Housing, urban growth and inequalities: The limits to deregulation and upzoning in reducing economic and spatial inequality
Andrés Rodríguez-Pose & Michael Storper
Urban Studies, forthcoming

Urban economics and branches of mainstream economics – what we call the ‘housing as opportunity’ school of thought – have been arguing that shortages of affordable housing in dense agglomerations represent a fundamental barrier to economic development. Housing shortages are considered to limit migration into thriving cities, curtailing their expansion potential, generating rising social and spatial inequalities and inhibiting national growth. According to this dominant view, relaxing zoning and other planning regulations in the most prosperous cities is crucial to unleash the economic potential of cities and nations and to facilitate within-country migration. In this article, we contend that the bulk of the claims of the housing as opportunity approach are fundamentally flawed and lead to simplistic and misguided policy recommendations. We posit that there is no clear and uncontroversial evidence that housing regulation is a principal source of differences in home availability or prices across cities. Blanket changes in zoning are unlikely to increase domestic migration or to improve affordability for lower-income households in prosperous areas. They would, however, increase gentrification within metropolitan areas and would not appreciably decrease income inequality. In contrast to the housing models, we argue that the basic motors of all these features of the economy are the current geography of employment, wages and skills.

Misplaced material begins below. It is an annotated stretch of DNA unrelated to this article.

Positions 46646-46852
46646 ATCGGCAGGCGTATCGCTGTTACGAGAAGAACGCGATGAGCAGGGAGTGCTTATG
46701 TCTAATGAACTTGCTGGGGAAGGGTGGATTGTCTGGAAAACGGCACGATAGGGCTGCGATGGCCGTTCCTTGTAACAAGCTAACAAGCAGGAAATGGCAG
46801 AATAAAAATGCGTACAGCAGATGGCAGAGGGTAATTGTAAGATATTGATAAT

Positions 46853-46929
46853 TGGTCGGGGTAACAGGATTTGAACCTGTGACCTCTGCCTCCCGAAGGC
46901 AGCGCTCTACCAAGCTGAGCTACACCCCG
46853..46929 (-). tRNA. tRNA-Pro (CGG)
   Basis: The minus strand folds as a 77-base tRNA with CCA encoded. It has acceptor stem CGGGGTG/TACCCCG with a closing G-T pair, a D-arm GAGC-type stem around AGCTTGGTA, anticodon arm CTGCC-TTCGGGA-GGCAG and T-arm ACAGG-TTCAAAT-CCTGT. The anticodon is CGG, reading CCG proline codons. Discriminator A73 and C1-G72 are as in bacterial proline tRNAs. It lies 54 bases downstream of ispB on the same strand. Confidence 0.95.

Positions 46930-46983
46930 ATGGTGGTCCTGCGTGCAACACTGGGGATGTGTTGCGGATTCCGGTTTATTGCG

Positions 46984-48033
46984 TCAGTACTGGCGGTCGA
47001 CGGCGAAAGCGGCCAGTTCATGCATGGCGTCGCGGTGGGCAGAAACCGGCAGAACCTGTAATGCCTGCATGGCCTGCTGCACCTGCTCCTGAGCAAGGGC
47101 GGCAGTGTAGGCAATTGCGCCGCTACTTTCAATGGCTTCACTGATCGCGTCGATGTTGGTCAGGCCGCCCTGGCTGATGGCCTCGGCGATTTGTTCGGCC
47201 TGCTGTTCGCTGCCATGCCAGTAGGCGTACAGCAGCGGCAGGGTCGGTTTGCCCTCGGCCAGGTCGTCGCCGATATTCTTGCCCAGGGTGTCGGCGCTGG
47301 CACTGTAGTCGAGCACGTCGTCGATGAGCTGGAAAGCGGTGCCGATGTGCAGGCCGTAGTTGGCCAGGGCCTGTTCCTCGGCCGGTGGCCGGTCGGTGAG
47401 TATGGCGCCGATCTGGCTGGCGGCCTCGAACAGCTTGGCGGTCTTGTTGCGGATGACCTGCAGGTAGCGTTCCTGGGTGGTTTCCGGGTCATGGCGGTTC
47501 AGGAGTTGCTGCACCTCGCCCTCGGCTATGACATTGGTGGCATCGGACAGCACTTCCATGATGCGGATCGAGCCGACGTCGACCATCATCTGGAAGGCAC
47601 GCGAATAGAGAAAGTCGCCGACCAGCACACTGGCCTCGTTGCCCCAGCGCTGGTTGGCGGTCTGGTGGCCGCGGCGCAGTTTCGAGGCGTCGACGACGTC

Whose Voice Do We Hear in the Marketplace? Evidence from Consumer Complaining Behavior
Devesh Raval
Marketing Science, forthcoming